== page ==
Here's my general rule for anything that I slather onto myself: If I wouldn't be willing to eat it, I won't put it on my skin. This doesn't mean it would have to taste good, of course. Your skin is your largest organ and it absorbs all that you put on it. This goes into your bloodstream. Conventional beauty products have been shown to disrupt hormones and some ingredients in beauty products are also used to degrease jet engines sooo I'm not about that life. Also, no need for fancy stuff. Simple ingredients and low prices.

Trader Joe's Face Wash - I use this in the morning after the gym and in the evening before I go to sleep.

Feather, Eagle, Sky Luminous Face Scrub - I use this once a week on Sunday evening before bed with a dollop of jojoba oil.

Egyptian Magic - I wear this on the daily. A tiny bit goes a long way. I will also wear this at night some nights. If I want to make my eyelashes pop a bit, I dunk an eyelash brush in this oil and apply it to my lashes. It's also great lip balm. It's so multi-purpose. I love it.

Rosehip Seed Oil, Vitamin E Oil, and Vitamin A Drops - About 3-5 times a week I layer on these three components before bed. This combo for me has been a game changer.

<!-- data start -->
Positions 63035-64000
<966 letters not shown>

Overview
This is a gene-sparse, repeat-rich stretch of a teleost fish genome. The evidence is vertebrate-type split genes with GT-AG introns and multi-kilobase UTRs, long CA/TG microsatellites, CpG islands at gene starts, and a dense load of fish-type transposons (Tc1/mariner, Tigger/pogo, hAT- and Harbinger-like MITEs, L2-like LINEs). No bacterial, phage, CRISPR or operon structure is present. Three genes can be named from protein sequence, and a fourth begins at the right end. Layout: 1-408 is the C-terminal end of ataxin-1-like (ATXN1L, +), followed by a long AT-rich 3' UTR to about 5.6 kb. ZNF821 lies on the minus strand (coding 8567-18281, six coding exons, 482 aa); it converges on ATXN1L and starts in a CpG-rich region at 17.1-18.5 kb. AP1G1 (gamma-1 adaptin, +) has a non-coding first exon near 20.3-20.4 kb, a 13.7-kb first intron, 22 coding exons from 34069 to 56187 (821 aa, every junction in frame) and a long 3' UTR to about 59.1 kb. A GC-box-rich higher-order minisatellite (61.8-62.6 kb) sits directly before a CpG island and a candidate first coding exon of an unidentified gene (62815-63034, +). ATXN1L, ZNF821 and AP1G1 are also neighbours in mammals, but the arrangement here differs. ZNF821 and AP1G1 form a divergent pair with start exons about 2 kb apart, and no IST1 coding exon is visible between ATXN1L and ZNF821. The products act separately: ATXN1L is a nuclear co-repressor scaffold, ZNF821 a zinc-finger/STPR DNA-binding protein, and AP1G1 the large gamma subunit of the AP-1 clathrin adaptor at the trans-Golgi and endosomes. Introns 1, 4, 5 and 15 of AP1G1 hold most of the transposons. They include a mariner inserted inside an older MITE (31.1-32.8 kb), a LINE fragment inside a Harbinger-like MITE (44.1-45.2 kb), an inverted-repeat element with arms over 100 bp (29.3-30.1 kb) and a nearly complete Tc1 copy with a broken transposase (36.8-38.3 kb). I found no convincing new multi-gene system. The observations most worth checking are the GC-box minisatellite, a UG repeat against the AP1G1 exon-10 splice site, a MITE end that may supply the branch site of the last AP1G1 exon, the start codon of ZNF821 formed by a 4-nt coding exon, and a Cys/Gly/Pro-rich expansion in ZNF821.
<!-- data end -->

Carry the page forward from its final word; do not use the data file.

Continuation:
Arcona's The Eye's Have It - This one is the most questionable ingredient wise, but it's not terrrrible. I originally bought it on sale as an eye cream, but randomly discovered that it does a good job reducing the redness that pops up on the end of my nose. The end of my nose always gets red and flaky -- especially if I've been drinking, eating too much sugar, or if I spend too much time in the sun. This one is used as needed.

#3 The Routine

Morning:
Sometimes before the gym, I'll toss cold water onto my face, but that's about it. Pre-gym a light coating of Egyptian Magic. Then, wash with Trader Joe's Face Wash in the morning after the gym. Apply another light coating of Egyptian Magic. When you don't put on makeup, you don't need to wash your face as much IMHO, seems to be working for me so far.

Evening: Wash with TJ's Face Wash. Then, about 3-5x a week I'll roll my face with this micro-needling derma roller for about 2 min. Then I layer on rosehip seed oil, then vitamin A drops, and then vitamin E oil (which is super thick). The vitamin A drops will turn your face orange, FYI. I wait about 20 min to let it soak in a bit before bed -- otherwise you'll get orange all over your pillow and lose your skincare goodness. Once a week, on Sundays, I use the Luminous Face Scrub and follow with Egyptian Magic. If I'm not doing my custom mix of oils at night then I'm using Egyptian Magic. If my nose is red, I'll apply the Arcona eye cream in the evening as well.